It’s critical to reach out and engage with people in a variety of ways in order to convey information and seek input. People have different preferences for how they receive information, so it’s important to recognize that and provide as many options as possible. These are skills I’ve honed as a longtime journalist and editor, as spokeswoman for Gov. Gretchen Whitmer in her gubernatorial campaign, and as a county commissioner.

I will hold regular coffee hours, both virtually and in-person as safety guidelines permit. I will publish newsletters in a variety of formats -- email, website, social media -- to keep all residents informed of council actions. Additionally, I will pioneer new technologies in order for council to safely and effectively listen to and gather input from residents on key community issues. As a final note, I will respond to all constituents whether I believe they personally support me or not, because as a public servant, that’s what a council member should do.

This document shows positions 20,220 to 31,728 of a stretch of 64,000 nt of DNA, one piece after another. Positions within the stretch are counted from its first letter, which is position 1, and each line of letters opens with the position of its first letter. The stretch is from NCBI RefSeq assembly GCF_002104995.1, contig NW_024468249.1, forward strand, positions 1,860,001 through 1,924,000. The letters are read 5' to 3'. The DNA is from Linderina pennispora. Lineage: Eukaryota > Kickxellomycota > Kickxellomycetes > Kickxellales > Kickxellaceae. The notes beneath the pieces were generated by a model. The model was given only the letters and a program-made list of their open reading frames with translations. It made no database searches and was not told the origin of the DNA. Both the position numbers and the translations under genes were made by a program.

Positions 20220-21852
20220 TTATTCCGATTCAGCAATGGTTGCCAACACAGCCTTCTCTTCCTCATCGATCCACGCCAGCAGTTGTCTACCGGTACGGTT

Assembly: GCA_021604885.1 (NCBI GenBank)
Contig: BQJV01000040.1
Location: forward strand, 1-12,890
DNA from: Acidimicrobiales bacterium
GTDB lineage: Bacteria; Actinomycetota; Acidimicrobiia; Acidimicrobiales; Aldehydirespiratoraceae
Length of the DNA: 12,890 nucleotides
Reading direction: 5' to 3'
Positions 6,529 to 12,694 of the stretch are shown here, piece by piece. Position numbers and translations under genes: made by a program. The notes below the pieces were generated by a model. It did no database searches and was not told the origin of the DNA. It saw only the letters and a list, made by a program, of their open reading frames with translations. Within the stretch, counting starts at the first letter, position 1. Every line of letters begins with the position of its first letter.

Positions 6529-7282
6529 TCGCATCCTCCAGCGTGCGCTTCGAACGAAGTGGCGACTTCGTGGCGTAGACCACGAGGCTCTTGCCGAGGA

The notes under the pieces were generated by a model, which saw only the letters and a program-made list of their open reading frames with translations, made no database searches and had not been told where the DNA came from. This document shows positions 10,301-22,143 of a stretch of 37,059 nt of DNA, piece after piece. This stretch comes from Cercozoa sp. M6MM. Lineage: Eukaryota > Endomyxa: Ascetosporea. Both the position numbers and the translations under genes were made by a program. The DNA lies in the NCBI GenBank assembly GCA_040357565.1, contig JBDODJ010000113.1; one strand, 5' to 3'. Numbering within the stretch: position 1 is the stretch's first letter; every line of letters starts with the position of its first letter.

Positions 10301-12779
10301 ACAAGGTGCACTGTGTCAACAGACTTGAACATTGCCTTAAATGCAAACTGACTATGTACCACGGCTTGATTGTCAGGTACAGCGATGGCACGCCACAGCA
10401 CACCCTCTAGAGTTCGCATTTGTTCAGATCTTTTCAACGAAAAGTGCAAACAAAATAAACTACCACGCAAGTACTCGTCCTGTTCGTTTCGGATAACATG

Campaign Phone (313) 828-8941
Number of years as resident 16 years.
I’ve defended our environmental rights, our public health, and our human rights at Ann Arbor City Council meetings for many years. I’ve advocated for early preparation to get ahead of the current COVID-19 pandemic.

My education and experience prepared me for that: I’m an environmental toxicologist with over 30 publications. I was awarded the Rachel Carson Prize, for my work on the impact of war on the environment and public health.  I was an Assistant Professor of Environmental Sciences in Iran, and an invited speaker at universities worldwide: at Michigan, Harvard, Boston University, MIT, Mount Sinai, Columbia, Princeton, Washington, and in the UK, Norway, Germany, and Iran. My latest publication, on Iraqi children’s exposure to war contaminants, is here: 

My studies on Iraq have been reported on globally, for example in the Intercept and the Guardian. Finally, as a union member, I saw the need for strong unions.
I’ll demand the immediate City cleanup of that toxic Gelman dioxane plume, before it engulfs our drinking water. I’ll also demand: